We’re excited to be the one who will speak at GamesBeat Summit next 2022, Mark Pincus, cofounder and former CEO of Zynga (approximate for $22,7 billion by Take Two Interactive earlier this year), which pioneered social games to establish gaming as a mass-market activity.
Everybody’s on top of the game, with waves of hype that float and twist into the world, but there’s never a second to them. GamesBeat Summit Next 2022 will examine the big opportunities in a disciplined manner with the industry’s think leaders. You can use the discount code Dean50 to get a 50% discount for a limited time.
Our event is focused on emerging segments of gambling that could transform into the next big market. My biggest subthemes focus on key areas and how they will grow in post-pandemic world. The metaverse, user-generated content, the creator economy, influencers and the surge in marketing, nonfungible tokens and cryptocurrency, emerging markets, subscriptions and cloud-based gaming, and the new infrastructure. And, as with us, we’ll look at the issue of dealing and the financial trends in gaming.
Mark Pincus is the cofounder of Zynga.
Pincus started Zynga in April 2007, where he accompanied Eric Schiermeyer, Justin Waldron, Michael Luxton, Steve Schoettler and Andrew Trader (working under the name Presidio Media).
The game called “Tynga Poker” was developed by the owner of Pincus bulldog. The game had a big impact on the social poker game.
During Pincus’s run as Zynga’s CEO, the company started to get out of the habit of social gaming on Facebook and pushed the transition to mobile. The San Francisco company became famous for launching big hits such as FarmVille, CityVille and FrontierVille. It helped put in more than a billion players, and showed a company could reach far more people than hardcore gaming companies could ever.
In social games, Pincus helped revolutionize the free-to-play business model. Players paid real money to buy virtual items like poker chips that they couldn’t cash out. An example of this success and its implementation, Zynga went public in 2011. With thousands of employees, Zynga bought old San Francisco digs for Segas.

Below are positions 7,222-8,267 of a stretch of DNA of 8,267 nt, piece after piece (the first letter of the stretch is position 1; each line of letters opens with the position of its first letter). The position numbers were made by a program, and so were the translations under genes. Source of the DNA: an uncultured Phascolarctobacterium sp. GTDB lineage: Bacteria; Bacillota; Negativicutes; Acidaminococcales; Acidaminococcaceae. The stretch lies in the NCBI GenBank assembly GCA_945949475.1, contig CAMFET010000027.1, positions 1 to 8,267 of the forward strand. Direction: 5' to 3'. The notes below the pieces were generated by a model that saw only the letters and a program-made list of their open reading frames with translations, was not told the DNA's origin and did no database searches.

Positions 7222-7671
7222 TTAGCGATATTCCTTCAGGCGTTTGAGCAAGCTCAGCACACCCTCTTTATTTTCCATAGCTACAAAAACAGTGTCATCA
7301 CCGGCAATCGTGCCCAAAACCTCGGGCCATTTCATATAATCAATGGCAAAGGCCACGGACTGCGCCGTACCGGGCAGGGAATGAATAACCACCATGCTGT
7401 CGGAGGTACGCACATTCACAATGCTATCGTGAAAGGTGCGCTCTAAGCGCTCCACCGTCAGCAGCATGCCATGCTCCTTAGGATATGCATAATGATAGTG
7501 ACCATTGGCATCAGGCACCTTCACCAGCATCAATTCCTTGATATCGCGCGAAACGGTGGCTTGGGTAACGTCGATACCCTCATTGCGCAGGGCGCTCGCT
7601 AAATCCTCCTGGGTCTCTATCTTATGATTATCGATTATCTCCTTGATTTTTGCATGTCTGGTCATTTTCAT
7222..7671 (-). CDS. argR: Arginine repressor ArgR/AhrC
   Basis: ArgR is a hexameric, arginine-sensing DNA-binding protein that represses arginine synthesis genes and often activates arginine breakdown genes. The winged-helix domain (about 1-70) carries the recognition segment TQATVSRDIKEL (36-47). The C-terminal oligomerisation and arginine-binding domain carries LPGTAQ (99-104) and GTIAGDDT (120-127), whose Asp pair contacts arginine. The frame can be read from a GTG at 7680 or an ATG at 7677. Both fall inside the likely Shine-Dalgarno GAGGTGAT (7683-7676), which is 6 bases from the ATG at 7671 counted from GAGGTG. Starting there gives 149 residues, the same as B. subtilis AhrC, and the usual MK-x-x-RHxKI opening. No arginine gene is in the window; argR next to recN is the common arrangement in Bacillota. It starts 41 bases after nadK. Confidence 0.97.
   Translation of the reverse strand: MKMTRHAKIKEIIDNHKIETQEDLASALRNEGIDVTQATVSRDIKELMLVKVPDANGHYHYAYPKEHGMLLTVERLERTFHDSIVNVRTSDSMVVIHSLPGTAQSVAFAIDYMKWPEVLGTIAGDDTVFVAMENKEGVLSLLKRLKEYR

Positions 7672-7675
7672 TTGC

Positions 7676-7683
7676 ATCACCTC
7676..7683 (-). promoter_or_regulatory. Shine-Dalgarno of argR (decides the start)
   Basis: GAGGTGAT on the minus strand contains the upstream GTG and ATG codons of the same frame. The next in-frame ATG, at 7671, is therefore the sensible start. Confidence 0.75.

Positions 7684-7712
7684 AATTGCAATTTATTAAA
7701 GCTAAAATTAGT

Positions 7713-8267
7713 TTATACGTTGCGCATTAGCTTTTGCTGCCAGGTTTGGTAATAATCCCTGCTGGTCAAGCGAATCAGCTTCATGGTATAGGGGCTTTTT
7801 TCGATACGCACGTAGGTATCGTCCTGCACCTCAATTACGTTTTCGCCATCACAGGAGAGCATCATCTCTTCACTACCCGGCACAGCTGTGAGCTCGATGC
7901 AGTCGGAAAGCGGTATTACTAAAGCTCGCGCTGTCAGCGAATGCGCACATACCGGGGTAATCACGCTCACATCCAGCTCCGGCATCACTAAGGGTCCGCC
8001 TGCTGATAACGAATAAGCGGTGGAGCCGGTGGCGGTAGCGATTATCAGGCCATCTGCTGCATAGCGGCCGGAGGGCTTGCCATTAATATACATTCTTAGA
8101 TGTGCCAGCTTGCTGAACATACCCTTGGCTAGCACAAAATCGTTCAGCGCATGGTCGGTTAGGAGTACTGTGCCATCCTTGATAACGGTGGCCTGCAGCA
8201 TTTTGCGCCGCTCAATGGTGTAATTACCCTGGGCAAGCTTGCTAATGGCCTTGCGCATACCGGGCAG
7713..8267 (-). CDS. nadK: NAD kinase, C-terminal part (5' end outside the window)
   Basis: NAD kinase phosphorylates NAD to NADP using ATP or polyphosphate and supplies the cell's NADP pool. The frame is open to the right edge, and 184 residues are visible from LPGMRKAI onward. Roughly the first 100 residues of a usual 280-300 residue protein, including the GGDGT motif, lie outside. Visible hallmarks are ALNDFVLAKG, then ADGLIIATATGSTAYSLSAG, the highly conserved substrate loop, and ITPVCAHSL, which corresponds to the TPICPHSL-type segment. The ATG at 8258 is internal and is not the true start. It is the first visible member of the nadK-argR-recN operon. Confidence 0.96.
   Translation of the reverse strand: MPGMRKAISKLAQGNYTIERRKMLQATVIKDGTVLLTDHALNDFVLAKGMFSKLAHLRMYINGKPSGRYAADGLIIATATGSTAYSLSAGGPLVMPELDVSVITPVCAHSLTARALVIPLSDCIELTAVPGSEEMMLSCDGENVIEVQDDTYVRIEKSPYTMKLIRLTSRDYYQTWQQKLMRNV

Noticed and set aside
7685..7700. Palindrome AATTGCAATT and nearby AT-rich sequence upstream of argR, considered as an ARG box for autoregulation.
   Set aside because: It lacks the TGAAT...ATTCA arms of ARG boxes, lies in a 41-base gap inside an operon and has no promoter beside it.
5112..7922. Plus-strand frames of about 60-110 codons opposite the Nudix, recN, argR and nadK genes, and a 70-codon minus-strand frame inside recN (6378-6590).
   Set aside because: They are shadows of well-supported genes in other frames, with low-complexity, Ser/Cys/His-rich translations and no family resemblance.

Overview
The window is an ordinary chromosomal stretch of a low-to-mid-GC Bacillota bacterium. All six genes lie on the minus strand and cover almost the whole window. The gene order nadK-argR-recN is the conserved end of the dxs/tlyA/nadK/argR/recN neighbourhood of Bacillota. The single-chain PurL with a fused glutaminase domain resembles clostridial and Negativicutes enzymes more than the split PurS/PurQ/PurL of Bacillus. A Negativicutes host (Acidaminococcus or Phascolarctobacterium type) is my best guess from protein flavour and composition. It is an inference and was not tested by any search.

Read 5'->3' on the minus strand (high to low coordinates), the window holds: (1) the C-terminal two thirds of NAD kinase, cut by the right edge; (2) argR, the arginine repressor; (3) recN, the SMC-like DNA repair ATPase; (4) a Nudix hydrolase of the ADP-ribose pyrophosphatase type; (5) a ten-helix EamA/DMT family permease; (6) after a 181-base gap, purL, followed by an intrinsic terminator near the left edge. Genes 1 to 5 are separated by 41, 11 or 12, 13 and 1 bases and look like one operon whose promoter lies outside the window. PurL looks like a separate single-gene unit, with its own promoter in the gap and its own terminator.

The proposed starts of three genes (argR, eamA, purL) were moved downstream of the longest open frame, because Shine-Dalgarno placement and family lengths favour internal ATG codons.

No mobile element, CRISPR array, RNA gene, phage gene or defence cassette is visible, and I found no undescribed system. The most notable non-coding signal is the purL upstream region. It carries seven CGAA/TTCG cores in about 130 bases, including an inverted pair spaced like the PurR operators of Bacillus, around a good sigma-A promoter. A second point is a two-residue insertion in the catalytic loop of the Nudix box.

In 2014, Pincus handed Don Mattrick a CEO job, and it didn’t go very well. A month later, Pincus returned to the executive position and then hired Frank Gibeau, Electronic Arts. Gibeau helped Zynga get its mojo back through acquisitions, and sold the program to Take-Two Interactive for 122,000 dollars. Pincus became an investor and now is watching the blockchain game market closely.
Talk to him about his intentions and what he thinks about today’s gaming industry. Pincus is an early investor with many technological companies including Facebook, Twitter, Airbnb, Snap, Epic Games, Xiaomi, JD.com, Niantic and Dapper Labs. Since I and Pincus had a fire in the afternoon about our GamesBeat 2012 event, I’ve been excited to have her back.
Andrea Cutright is director of world marketing and prime games at Amazon Games.
We have, too, named a number of other speakers. The following are Umesh Lakshman, head of solutions architecture at Lumen, Yvonne West, media and entertainment. He’s going to talk about his journey to build the real-time metaverse in a session.